Using some split shot can help you get your flies deep enough.


The winter cold affects every level of the food chain, from the shivering fisherman, to the sluggish trout, to the tiny aquatic invertebrates the fisherman is fecklessly trying to imitate.

“You have to fish really small prey items, mostly just midges, which are the smallest insects in the stream,” Ewert said. “They tend to be one of the only food items that are available to (trout) in the winter.”

The term midge encompasses a wide array of tiny insects including mosquitoes, black flies and the aptly named “no-see-ums.” Ehlert’s preferred set up is a larger fly like a size 10 or 12 Pat’s Rubber Legs with a smaller midge pattern suspended below it. The most common sizes for winter midge patterns around Grand County are 18 and 20, Ehlert said.

On the occasion that you’re present for a hatch, you’ll see small flies coming off of the water. During a hatch, trout may congregate at the tail-out of deep pools as they take midge pupae rising to the surface. The shallower section means fish don’t need to move as much in the water column to feed, thus conserving energy.

“When they really start feeding and the hatch is going, you really want to slide down to those tail-outs where the water gets shallow just before the next riffle,” Ehlert said.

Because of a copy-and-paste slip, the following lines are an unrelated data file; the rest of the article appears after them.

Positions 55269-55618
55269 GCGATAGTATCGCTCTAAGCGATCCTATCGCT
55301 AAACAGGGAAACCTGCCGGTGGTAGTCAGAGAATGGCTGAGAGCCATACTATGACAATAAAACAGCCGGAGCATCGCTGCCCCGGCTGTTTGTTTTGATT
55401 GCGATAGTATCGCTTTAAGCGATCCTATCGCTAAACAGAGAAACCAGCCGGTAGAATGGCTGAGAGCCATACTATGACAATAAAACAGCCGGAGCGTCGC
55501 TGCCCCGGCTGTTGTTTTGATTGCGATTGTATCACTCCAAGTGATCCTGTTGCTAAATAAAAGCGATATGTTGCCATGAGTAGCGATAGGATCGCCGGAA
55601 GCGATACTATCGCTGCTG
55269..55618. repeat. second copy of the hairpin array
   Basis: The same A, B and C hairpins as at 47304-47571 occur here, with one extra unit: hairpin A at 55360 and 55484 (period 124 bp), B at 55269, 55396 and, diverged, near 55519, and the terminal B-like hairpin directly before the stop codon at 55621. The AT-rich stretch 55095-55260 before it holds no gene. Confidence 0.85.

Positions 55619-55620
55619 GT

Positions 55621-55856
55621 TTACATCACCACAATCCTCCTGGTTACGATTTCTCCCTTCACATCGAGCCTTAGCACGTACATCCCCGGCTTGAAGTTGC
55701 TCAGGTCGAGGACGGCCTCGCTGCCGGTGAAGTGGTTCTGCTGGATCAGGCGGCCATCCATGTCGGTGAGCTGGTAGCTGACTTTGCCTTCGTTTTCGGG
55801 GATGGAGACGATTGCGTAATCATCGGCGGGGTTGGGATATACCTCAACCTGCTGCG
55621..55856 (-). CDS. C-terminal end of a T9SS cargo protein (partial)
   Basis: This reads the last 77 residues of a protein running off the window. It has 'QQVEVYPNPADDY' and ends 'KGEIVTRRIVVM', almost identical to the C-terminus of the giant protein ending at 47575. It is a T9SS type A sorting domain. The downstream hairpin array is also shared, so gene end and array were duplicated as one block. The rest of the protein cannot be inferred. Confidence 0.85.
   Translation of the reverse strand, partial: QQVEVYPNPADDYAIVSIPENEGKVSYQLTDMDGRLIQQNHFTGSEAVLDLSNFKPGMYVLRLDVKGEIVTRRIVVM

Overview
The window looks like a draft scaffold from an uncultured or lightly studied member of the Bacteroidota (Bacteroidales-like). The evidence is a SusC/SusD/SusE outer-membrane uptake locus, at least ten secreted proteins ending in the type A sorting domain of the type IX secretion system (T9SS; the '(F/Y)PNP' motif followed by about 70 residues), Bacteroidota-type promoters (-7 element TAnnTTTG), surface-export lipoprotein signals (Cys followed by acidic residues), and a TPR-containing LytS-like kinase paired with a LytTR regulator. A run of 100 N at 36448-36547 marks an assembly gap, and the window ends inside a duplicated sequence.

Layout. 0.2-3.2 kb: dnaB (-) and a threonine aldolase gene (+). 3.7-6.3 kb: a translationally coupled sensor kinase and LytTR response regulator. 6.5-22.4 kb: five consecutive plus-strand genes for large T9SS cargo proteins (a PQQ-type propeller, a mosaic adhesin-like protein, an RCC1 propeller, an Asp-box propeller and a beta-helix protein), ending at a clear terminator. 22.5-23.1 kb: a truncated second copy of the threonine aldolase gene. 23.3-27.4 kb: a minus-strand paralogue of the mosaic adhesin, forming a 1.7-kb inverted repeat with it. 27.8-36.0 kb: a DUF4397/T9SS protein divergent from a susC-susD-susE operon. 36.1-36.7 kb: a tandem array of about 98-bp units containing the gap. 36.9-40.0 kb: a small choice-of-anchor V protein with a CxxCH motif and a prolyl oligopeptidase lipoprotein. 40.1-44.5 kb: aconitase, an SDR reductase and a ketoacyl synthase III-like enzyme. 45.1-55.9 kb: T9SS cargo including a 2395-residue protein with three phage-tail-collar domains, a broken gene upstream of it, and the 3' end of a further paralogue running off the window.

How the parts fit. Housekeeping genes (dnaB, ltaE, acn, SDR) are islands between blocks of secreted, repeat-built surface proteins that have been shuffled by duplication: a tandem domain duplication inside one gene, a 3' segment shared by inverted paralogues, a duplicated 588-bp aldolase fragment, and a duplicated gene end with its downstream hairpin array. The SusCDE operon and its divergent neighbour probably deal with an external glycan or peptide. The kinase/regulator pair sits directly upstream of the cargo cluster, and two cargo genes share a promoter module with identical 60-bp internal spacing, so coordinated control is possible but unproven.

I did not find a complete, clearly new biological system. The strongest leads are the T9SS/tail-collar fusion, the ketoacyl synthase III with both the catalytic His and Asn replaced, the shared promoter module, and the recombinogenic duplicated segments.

If you spot a fishing rolling at a tail-out, casting a pulsating emerger ahead of the fish and letting it swing down stream can be an effective strategy, Ehlert said.

Streamers can also be fished at a dead drift with an occasional twitch.


Knowing where to find open water is another crucial piece of the puzzle. Fishing in winter is often restricted to tailwater or stretches of river directly below dams. The water flowing from dams tends to stay at a pretty consistent temperature year-round and resists freezing. Tailwater sections in Grand County include Muddy Creek below Wolford Reservoir and Willow Creek below Willow Creek Reservoir. Most of the Colorado River below Shadow Mountain Dam is closed from Nov. 15 to March 15 for nesting eagles, though a small section is open for fishing. The Williams Fork below Williams Fork Reservoir, accessible through the Kemp Breeze State Wildlife Area on County Road 3, is a popular tailwater fishery in the winter. The Parshall Hole, perhaps the county’s most popular winter fishing area, is a section of the Colorado River just below its confluence with the Williams Fork. Warmer water from the Williams Fork keeps a large section of the Colorado River below Parshall open through the winter.

It’s here that my journey began.

A week or so later, I was standing knee deep in the Colorado River a few hundred yards downstream of that parking lot when a brown trout graciously accepted a size 18 stripper midge I’d ushered through his feeding lane. It was my first fish of the winter, and suddenly I was struck by the idea that fly fishing has a dharma about it. At some point, the practice invariably rewards investment, whether it’s with a big fish or a revelation.

In no season is this more evident than winter.